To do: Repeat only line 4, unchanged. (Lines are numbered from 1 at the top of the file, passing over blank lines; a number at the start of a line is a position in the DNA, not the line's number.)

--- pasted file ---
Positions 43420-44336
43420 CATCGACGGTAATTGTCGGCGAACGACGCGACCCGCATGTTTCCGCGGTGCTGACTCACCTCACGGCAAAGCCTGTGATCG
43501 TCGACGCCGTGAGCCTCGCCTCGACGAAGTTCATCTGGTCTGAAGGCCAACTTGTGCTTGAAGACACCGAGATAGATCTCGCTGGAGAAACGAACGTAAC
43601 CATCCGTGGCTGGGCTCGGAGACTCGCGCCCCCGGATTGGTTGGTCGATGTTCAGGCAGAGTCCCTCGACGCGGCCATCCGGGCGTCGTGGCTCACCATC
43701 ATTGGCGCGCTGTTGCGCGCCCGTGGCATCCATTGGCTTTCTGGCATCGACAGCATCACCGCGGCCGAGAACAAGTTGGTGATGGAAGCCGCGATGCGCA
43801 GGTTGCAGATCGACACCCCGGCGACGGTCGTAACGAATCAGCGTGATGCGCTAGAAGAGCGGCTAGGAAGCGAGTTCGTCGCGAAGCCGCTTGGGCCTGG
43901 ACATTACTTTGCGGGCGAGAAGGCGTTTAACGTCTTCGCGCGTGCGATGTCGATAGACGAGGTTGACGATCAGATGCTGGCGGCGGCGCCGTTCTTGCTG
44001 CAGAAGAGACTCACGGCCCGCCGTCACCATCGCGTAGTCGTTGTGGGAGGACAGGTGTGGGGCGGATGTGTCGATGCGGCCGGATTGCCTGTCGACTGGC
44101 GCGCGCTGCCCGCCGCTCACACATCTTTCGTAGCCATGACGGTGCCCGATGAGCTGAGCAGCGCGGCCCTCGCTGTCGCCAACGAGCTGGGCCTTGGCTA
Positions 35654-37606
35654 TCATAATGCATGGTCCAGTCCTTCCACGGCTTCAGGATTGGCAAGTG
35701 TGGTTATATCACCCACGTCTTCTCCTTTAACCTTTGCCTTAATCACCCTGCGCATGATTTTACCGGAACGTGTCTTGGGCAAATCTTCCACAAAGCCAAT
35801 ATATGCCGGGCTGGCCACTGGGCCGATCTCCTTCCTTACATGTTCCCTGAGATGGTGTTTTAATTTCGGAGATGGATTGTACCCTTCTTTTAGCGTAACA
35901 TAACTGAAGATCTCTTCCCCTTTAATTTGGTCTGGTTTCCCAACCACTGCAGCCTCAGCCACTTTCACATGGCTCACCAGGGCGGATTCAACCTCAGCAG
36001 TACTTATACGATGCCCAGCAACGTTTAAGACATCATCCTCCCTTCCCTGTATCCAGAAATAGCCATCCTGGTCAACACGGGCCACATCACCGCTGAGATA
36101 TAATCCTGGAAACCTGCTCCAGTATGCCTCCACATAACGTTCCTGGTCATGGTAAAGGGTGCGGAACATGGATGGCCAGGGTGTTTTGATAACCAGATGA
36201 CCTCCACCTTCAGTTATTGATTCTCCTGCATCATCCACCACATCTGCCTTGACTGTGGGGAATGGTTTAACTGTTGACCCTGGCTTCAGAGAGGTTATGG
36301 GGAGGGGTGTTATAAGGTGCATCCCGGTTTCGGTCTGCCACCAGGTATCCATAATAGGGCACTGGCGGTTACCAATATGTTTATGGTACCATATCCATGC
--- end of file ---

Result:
43601 CATCCGTGGCTGGGCTCGGAGACTCGCGCCCCCGGATTGGTTGGTCGATGTTCAGGCAGAGTCCCTCGACGCGGCCATCCGGGCGTCGTGGCTCACCATC